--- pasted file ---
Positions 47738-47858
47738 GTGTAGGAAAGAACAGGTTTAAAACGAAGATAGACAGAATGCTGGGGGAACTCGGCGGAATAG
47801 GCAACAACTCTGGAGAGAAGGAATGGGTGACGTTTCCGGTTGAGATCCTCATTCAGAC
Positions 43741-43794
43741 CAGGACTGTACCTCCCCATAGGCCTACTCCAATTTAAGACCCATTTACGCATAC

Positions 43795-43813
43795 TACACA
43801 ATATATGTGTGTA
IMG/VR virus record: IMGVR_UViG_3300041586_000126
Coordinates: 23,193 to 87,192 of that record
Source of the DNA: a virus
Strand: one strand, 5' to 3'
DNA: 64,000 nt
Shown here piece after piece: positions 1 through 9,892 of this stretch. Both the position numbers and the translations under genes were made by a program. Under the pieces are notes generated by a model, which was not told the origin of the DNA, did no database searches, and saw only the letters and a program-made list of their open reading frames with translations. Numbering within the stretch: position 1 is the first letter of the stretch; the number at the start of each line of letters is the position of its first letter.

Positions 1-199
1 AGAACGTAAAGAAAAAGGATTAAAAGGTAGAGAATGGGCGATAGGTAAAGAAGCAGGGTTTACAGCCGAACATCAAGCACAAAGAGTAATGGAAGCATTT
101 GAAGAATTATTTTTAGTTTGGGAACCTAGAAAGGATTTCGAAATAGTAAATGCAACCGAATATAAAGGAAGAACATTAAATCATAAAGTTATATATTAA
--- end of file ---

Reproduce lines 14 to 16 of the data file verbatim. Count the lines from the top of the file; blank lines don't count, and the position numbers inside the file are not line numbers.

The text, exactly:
Shown here piece after piece: positions 1 through 9,892 of this stretch. Both the position numbers and the translations under genes were made by a program. Under the pieces are notes generated by a model, which was not told the origin of the DNA, did no database searches, and saw only the letters and a program-made list of their open reading frames with translations. Numbering within the stretch: position 1 is the first letter of the stretch; the number at the start of each line of letters is the position of its first letter.

Positions 1-199
1 AGAACGTAAAGAAAAAGGATTAAAAGGTAGAGAATGGGCGATAGGTAAAGAAGCAGGGTTTACAGCCGAACATCAAGCACAAAGAGTAATGGAAGCATTT